June 26, 2017:    Tambourine Army, a women’s rights group in Jamaica, has demanded that the Adventist Church in the country clarify its position on marital rape.

A controversial statement made by a representative of a group of denominations, including the Adventist church, triggered the request on June 25.

The comment that sparked the controversy was made by Philippa Davies, a spokesperson for the churches, who told a Jamaican parliamentary committee reviewing Jamaica’s sex laws that marriage “presumes consent.”

Jamaica’s The Gleaner reported that Davies advised the committee not to toughen current legislation on marital rape. 

Existing legislation stipulates that non-consensual sex is rape if it happens when a married couple is separated.

Certain advocacy groups are pushing for standard rape laws to cover non-consensual sex even if a married couple is not separated.

The six church groups represented by Davies were the Jamaica Union of Seventh-Day Adventists, the Church of God of Jamaica, the Jamaica Evangelical Alliance, Independent Churches, the Jamaica Pentecostal Union and the Jamaica Association of Full Gospel Churches.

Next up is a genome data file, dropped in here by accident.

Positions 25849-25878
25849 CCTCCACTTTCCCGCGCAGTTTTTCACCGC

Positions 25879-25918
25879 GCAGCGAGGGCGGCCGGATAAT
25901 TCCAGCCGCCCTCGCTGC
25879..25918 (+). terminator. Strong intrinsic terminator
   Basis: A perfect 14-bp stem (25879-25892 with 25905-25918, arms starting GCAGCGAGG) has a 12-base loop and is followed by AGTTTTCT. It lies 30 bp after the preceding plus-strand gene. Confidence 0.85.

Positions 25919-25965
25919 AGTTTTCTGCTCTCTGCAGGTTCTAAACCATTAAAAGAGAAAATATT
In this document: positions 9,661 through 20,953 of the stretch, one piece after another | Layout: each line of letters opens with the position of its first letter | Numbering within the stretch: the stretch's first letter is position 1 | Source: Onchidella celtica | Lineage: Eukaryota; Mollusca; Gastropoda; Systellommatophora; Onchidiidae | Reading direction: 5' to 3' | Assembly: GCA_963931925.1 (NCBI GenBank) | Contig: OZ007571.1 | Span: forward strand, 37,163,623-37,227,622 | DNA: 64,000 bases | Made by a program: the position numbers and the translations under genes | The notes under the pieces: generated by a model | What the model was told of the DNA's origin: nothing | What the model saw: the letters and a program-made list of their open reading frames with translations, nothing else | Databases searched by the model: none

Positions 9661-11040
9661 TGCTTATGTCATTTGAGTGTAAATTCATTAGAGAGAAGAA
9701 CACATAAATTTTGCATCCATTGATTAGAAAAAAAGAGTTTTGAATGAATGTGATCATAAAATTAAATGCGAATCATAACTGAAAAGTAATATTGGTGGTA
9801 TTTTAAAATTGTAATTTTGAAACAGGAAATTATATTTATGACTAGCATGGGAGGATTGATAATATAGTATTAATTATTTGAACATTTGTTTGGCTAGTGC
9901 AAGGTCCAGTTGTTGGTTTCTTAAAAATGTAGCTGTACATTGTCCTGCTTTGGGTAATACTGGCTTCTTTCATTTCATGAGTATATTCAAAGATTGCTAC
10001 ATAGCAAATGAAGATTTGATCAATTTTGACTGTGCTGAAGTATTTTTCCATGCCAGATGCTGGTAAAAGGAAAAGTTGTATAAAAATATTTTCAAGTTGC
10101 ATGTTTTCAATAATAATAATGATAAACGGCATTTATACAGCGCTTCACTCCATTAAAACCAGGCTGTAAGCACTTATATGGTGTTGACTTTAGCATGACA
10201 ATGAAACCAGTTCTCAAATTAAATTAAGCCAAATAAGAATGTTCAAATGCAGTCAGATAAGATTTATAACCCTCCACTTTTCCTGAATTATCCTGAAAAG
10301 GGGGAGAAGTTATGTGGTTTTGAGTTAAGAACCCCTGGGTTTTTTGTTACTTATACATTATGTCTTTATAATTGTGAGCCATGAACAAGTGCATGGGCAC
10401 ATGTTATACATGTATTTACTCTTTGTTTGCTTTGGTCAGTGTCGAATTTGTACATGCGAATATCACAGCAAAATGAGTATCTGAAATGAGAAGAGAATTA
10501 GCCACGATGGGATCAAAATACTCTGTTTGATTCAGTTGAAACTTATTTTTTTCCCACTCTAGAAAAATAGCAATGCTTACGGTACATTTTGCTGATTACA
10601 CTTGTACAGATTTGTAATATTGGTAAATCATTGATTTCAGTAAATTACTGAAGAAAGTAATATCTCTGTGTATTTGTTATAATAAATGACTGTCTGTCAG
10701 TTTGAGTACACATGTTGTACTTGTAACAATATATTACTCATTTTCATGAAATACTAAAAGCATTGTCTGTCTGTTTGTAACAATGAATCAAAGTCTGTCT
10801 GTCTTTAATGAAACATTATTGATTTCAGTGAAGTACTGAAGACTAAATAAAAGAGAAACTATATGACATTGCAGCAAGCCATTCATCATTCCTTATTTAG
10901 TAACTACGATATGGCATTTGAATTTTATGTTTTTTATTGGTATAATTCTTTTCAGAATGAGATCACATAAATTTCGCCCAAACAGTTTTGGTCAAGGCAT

Davies said that it was “unreasonable” for a husband to use “force to exact sex.”

However, she said “marriage presumes consent for sex by both parties.”

“This is why,” she added, “rape in marriage, that is non-consensual sex, is conceptually challenging because of the inherent presumption of consent.”

She argued that toughening marital rape law would compromise the “sanctity” of marriage. 

Women’s rights group Tambourine Army is demanding that the six churches each state publicly whether or not they support the rape of women in marriage.

The group condemned the apparent position of the churches as being “dangerous.”

“The church clearly does not understand the difference between rape and sex. Rape is the absence of consent and is located in the use or misuse of power. Sex requires consent,” stated Tambourine Army.

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